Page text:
When you're a woman of a certain age (and by you, I mean me) and you hardly ever wear make up, knowing you're going to be photographed and gawped at for a whole day next month finally propelled me into the make-up artist's chair for what they call a make-over. I call it slapping on a load of gunge and trying to grin and bear it, but whatever floats your boat. Call it what you will.
So, makeover number 1 - which I've blogged about here.
I'm familiar with advised me to go to Bobbi Brown. I'd heard of them, so that was a start. I schlepped over to Newcastle with my sister in law for moral support and to look after my handbag. Well, you never know. The make-up artist was the same age as me, so that was a promising start, and to be fair, she didn't once try the hard sell, which I was expecting.
She explained in clear and easy terms what she was going to do, what she was doing, and what she'd done. She encouraged me to hold and use the mirror to see exactly what was happening every step of the way. She concealed things that needing hiding, corrected things that were deemed wrong, and laid a wonderful base of mortar and cement for the colour to go on the top. I was impressed but also, I looked somewhat blank.
Ok, so she'd taken away the redness from that bit on the end of my nose that's always, always red. But she'd also taken away any colour in my cheeks. I was a blank slate ready for the colour to go on. And go on it did. I had red rosy cheeks, which we had to tone down as I felt like I looked like an Aunt Sally doll. But the best bit of the makeover was the way she did my eyes, all smokey and grey with black eyeliner in places I've never worn it before. With lips all done, I was ready after about almost an hour. My sister in law kept nodding encouragingly and the final effect was rather lovely, I have to admit.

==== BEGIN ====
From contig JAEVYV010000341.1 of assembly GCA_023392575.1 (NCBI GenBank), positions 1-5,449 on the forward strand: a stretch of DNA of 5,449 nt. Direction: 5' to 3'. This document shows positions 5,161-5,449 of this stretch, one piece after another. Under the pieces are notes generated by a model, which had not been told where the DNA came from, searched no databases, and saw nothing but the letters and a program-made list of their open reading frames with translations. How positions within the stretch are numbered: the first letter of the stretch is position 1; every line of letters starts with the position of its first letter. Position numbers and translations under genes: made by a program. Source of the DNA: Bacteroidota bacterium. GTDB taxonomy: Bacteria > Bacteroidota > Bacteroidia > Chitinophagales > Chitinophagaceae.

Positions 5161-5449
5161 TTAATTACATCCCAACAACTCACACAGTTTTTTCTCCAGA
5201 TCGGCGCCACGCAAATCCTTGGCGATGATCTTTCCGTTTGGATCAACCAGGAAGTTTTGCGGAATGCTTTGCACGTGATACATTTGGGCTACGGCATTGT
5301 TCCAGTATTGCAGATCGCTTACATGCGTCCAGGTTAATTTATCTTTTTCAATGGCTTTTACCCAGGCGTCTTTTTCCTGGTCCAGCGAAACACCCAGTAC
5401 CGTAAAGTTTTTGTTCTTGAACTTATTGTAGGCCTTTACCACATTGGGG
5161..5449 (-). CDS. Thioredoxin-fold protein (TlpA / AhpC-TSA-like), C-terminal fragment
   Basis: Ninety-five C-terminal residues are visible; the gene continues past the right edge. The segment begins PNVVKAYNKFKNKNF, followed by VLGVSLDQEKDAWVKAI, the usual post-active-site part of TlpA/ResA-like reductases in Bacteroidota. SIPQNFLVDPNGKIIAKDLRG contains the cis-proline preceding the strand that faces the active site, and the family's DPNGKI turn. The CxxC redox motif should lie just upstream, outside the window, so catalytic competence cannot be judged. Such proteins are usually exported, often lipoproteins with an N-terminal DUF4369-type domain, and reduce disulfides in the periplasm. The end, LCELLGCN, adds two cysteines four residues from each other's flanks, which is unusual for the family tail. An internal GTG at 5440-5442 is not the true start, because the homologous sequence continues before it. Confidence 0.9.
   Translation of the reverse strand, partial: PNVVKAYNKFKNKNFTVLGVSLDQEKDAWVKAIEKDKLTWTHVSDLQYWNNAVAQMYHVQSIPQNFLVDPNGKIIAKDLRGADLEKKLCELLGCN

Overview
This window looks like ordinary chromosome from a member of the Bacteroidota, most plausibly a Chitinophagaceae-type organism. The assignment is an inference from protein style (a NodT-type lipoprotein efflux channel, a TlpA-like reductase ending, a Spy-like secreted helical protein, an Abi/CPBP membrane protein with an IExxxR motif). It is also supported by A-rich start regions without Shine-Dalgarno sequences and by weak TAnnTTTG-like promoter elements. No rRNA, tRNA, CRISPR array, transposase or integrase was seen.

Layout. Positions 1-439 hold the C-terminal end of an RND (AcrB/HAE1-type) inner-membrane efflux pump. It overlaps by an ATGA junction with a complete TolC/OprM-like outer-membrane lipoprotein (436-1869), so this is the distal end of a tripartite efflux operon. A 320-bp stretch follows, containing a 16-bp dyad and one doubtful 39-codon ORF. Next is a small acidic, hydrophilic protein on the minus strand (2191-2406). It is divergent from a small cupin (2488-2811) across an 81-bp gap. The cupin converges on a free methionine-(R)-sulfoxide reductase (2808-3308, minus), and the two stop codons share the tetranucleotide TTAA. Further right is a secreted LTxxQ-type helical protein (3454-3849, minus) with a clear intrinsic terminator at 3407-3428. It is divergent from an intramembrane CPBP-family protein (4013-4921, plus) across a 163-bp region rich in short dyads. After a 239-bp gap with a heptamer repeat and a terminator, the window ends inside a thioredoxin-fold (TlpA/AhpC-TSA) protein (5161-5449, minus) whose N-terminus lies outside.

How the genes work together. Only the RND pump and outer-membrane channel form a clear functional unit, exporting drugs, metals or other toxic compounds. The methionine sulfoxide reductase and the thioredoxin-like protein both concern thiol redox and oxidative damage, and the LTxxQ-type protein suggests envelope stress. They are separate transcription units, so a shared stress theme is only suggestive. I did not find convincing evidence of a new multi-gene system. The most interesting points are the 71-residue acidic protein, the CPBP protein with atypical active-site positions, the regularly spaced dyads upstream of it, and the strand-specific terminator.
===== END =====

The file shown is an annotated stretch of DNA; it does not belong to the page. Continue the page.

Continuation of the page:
But after I'd slid off the chair and done a bit of shopping, the heavy foundation started to 'melt' and every time I caught sight of myself in a mirror in the shopping centre, all I could see was a drag queen looking right back, and by 'eck, she wasn't happy.
The make-up came off as soon as I got hom. Or at least, I tried to take it off but the eyes wouldn't change. The mascara remained, the eye-liner stuck and it was mid-day of the following day when I finally felt like I had a clean face.
I'm not knocking Bobbi Brown, I just don't think it was the right kind of make-up for my kind of skin and for the kind of look that I had in mind. The make-up artist was excellent and I was very impressed with her knowledge, caring attitude and expertise. And another good thing about Bobbi Brown, which I shall most definitely be using, is their YouTube How-To videos.
Makeover number 2
I told her what I wanted and that I was familiar with No. 7 cosmetics as I'd used them all my life and that all I wanted was her advice on colours I should use. I was hoping to cut and run without having to suffer another makeover all over again. But she really was good, encouraging me to sit down and giving me the full going over. I was putty in her hands. She brushed, she painted, she put stuff on, all stuff that I've used before in the past, that I knew worked for me from a brand that that had covered up my spots and blemishes, painted my face since 1978.
She choose my colours carefully, and the end result was a much more natural look than I'd had at Bobbi Brown. It was still slightly heavier than I would have liked but at least I know what to put where now, what colours to use, what to do when. The plan now is to practice with all my new toys - yes, I did end up buying the make-up and brushes, spending more in one transaction today than I've spent on make-up in the last 12 months. And with practice comes perfection, which isn't the look I'm aiming for on my wedding day. I just want to look like a really nice me.